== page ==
Enzima de Conversão de Angiotensina 2/metabolismo , Regulação da Expressão Gênica , Especificidade de Órgãos , Caracteres Sexuais , Sus scrofa/metabolismo , Proteína Supressora de Tumor p53/metabolismo , Enzima de Conversão de Angiotensina 2/química , Enzima de Conversão de Angiotensina 2/genética , Animais , Sequência de Bases , Sítios de Ligação , COVID-19/metabolismo , COVID-19/virologia , Modelos Animais de Doenças , Feminino , Fibroblastos , Deleção de Genes , Masculino , Regiões Promotoras Genéticas/genética , Proteína Supressora de Tumor p53/deficiência , Proteína Supressora de Tumor p53/genética , Cromossomo X/genética
4.
EMBO Rep ; 22(3): e51989, 2021 03 03.
Artigo em Inglês | MEDLINE | ID: mdl-33605056

RESUMO

During X chromosome inactivation (XCI), in female placental mammals, gene silencing is initiated by the Xist long non-coding RNA. Xist accumulation at the X leads to enrichment of specific chromatin marks, including PRC2-dependent H3K27me3 and SETD8-dependent H4K20me1. However, the dynamics of this process in relation to Xist RNA accumulation remains unknown as is the involvement of H4K20me1 in initiating gene silencing. To follow XCI dynamics in living cells, we developed a genetically encoded, H3K27me3-specific intracellular antibody or H3K27me3-mintbody. By combining live-cell imaging of H3K27me3, H4K20me1, the X chromosome and Xist RNA, with ChIP-seq analysis we uncover concurrent accumulation of both marks during XCI, albeit with distinct genomic distributions. Furthermore, using a Xist B and C repeat mutant, which still shows gene silencing on the X but not H3K27me3 deposition, we also find a complete lack of H4K20me1 enrichment. This demonstrates that H4K20me1 is dispensable for the initiation of gene silencing, although it may have a role in the chromatin compaction that characterises facultative heterochromatin.


Assuntos
Histonas , RNA Longo não Codificante , Animais , Feminino , Inativação Gênica , Histonas/genética , Histonas/metabolismo , Placenta/metabolismo , Gravidez , RNA Longo não Codificante/genética , Cromossomo X/genética , Inativação do Cromossomo X/genética
5.
Proc Biol Sci ; 288(1945): 20202244, 2021 02 24.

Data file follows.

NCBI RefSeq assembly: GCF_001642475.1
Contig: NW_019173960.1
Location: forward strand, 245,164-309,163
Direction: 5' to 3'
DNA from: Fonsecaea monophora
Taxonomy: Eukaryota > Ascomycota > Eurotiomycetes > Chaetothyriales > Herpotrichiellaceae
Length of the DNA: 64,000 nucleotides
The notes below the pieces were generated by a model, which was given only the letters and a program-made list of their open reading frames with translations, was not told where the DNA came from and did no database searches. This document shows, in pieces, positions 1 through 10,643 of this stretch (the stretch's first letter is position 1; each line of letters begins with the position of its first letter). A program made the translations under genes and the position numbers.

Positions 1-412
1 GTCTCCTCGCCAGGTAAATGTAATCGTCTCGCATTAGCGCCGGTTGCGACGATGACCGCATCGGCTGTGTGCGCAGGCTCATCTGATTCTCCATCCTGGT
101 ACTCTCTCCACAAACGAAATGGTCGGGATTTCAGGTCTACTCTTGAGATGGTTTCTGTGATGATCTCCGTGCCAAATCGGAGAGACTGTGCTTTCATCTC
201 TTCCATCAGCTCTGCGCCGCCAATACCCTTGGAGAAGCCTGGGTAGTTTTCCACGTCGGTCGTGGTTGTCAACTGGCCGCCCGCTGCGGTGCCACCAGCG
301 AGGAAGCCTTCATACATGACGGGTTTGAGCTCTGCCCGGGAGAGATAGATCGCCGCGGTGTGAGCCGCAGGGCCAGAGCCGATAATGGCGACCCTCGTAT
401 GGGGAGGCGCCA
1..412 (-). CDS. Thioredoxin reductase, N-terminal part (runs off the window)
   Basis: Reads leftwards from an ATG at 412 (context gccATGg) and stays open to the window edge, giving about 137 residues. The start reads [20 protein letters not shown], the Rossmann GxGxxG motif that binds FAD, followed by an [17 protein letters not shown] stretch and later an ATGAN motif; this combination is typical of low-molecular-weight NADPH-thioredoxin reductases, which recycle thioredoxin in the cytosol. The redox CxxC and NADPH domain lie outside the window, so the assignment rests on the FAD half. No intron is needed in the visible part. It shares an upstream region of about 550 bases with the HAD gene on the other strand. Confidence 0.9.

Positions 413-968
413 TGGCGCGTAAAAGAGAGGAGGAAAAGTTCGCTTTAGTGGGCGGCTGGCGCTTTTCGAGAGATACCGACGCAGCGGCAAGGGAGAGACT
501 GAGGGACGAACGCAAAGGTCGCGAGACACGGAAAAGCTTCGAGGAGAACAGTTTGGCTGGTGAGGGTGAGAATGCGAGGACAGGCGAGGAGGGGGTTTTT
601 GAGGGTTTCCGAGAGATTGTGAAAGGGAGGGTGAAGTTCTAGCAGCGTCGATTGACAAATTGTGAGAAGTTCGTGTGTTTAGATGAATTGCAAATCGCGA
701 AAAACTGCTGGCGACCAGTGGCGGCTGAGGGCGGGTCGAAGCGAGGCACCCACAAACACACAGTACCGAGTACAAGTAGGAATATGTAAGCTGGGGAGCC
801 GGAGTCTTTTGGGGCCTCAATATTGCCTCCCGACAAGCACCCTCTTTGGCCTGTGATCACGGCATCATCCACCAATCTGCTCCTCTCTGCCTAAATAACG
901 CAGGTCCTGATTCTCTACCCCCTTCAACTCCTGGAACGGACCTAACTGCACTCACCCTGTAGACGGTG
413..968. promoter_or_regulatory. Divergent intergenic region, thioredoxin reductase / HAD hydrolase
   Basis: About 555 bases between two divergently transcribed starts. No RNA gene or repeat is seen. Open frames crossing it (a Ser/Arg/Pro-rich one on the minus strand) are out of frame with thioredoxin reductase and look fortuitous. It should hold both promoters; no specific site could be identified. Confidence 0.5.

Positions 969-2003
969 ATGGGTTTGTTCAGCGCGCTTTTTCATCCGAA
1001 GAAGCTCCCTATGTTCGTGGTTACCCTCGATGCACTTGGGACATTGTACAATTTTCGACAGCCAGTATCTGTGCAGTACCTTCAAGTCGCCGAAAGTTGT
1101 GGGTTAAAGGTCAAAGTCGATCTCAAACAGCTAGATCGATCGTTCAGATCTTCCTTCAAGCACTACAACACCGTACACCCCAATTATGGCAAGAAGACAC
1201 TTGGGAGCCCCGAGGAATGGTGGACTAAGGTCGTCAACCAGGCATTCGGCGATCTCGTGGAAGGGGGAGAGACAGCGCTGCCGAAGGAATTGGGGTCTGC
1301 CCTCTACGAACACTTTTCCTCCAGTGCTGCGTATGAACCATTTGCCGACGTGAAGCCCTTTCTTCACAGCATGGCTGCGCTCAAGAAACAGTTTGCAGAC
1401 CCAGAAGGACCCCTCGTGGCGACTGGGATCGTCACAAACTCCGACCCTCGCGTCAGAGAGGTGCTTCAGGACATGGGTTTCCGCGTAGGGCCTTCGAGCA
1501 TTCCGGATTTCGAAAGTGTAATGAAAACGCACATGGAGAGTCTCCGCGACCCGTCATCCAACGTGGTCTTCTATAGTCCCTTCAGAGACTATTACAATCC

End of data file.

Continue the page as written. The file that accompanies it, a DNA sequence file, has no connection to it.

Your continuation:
Artigo em Inglês | MEDLINE | ID: mdl-33622136

RESUMO

X chromosome inactivation (XCI) mediated by differential DNA methylation between sexes is an iconic example of epigenetic regulation. Although XCI is shared between eutherians and marsupials, the role of DNA methylation in marsupial XCI remains contested. Here, we examine genome-wide signatures of DNA methylation across fives tissues from a male and female koala (Phascolarctos cinereus), and present the first whole-genome, multi-tissue marsupial 'methylome atlas'. Using these novel data, we elucidate divergent versus common features of representative marsupial and eutherian DNA methylation. First, tissue-specific differential DNA methylation in koalas primarily occurs in gene bodies. Second, females show significant global reduction (hypomethylation) of X chromosome DNA methylation compared to males. We show that this pattern is also observed in eutherians. Third, on average, promoter DNA methylation shows little difference between male and female koala X chromosomes, a pattern distinct from that of eutherians. Fourth, the sex-specific DNA methylation landscape upstream of Rsx, the primary lncRNA associated with marsupial XCI, is consistent with the epigenetic regulation of female-specific (and presumably inactive X chromosome-specific) expression. Finally, we use the prominent female X chromosome hypomethylation and classify 98 previously unplaced scaffolds as X-linked, contributing an additional 14.6 Mb (21.5%) to genomic data annotated as the koala X chromosome. Our work demonstrates evolutionarily divergent pathways leading to functionally conserved patterns of XCI in two deep branches of mammals.